Don't miss

Replay


LATEST SHOWS

MEDIAWATCH

France's Plan to Tackle Racism

Read more

THE WORLD THIS WEEK

Marine Le Pen and Thomas Piketty in Time magazine's power list; EU takes on Google; Gunter Grass dies (part 2)

Read more

THE WORLD THIS WEEK

Deadly Crossing: Migrants desperate to reach Europe; Abadi in Washington (part 1)

Read more

EYE ON AFRICA

Xenophobic attacks in South Africa: anti-violence marches and anti immigration protest

Read more

FRANCE IN FOCUS

French PM outlines action plan against racism, anti-Semitism

Read more

REPORTERS

Turkey’s hidden Armenians search for stolen identity

Read more

REVISITED

Families of slain Marikana miners still demanding justice

Read more

#TECH 24

Europe vs. Google: EU accuses search giant of market dominance abuse

Read more

#THE 51%

Women in America: Land of the free, home to the less-paid

Read more

France

French unemployment rate nears 1997 record high

Text by News Wires

Latest update : 2013-03-26

The number of unemployed people in France rose to 3.187 million in February, the labour ministry announced Tuesday, nearly reaching a record high set in January 1997.

The number of unemployed in France rose by 18,400 in February to 3.187 million, the labour ministry said Tuesday, a level just shy of a record reached in 1997.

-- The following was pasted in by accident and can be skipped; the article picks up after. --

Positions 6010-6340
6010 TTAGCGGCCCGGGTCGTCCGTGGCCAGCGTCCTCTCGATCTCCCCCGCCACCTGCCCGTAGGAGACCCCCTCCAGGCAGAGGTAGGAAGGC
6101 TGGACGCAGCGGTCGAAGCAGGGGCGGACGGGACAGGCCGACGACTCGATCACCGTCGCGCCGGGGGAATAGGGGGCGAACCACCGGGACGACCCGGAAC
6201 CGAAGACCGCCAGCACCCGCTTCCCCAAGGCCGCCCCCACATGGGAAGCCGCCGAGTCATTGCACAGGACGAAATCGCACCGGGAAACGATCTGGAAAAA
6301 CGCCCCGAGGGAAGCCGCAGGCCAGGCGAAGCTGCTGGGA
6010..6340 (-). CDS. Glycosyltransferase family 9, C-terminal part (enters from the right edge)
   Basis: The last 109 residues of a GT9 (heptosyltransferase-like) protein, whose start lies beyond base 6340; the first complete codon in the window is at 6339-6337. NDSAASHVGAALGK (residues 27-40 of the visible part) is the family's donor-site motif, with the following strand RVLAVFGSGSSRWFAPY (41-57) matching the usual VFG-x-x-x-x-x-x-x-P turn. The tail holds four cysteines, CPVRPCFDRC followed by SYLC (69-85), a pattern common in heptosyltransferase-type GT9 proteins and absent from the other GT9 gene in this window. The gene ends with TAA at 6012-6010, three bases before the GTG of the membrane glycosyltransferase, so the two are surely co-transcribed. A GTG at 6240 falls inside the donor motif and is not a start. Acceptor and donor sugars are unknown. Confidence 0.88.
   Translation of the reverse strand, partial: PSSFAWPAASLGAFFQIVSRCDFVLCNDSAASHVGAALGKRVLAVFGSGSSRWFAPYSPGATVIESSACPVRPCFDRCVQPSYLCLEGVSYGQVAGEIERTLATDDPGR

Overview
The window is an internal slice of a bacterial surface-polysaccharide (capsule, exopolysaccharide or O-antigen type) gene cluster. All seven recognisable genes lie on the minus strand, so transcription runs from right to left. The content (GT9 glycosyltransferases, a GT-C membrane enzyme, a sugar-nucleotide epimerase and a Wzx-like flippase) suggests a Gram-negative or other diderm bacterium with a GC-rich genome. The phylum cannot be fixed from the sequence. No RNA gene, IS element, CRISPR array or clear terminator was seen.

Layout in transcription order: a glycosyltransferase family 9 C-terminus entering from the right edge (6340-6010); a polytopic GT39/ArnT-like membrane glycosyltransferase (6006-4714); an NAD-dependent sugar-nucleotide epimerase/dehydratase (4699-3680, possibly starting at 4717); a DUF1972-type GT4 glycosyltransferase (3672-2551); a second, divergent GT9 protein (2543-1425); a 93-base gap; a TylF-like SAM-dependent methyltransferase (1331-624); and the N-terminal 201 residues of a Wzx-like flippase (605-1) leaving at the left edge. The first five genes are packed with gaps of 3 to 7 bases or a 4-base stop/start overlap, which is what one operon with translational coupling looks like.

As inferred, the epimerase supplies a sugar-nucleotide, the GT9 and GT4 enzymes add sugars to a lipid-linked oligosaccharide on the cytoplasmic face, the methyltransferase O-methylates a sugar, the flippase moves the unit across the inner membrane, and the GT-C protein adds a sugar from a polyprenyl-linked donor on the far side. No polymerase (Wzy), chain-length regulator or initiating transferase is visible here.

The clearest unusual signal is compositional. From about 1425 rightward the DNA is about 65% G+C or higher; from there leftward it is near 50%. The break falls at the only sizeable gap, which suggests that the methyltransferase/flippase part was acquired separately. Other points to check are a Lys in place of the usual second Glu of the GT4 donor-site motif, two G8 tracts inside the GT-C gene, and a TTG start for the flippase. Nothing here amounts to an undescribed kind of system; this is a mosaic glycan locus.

Unemployment in the eurozone's second largest economy hit its modern day record of 3.195 million in January 1997.

It is a major challenge for Socialist President Francois Hollande, who has pledged to curb the unemployment rate from the current level of more than 10 percent to a single-digit figure by December.

The rise in February represents a 0.6 percent month-on-month increase and a 10.8 percent rise annually. The ministry said workers over 50 were the worst hit.

(AFP)

 

Date created : 2013-03-26

  • FRANCE

    French joblessness climbs to highest rate since 1999

    Read more

  • EUROZONE

    Eurozone unemployment reaches record high

    Read more

  • FRANCE

    French unemployment level hits 15-year high

    Read more

COMMENT(S)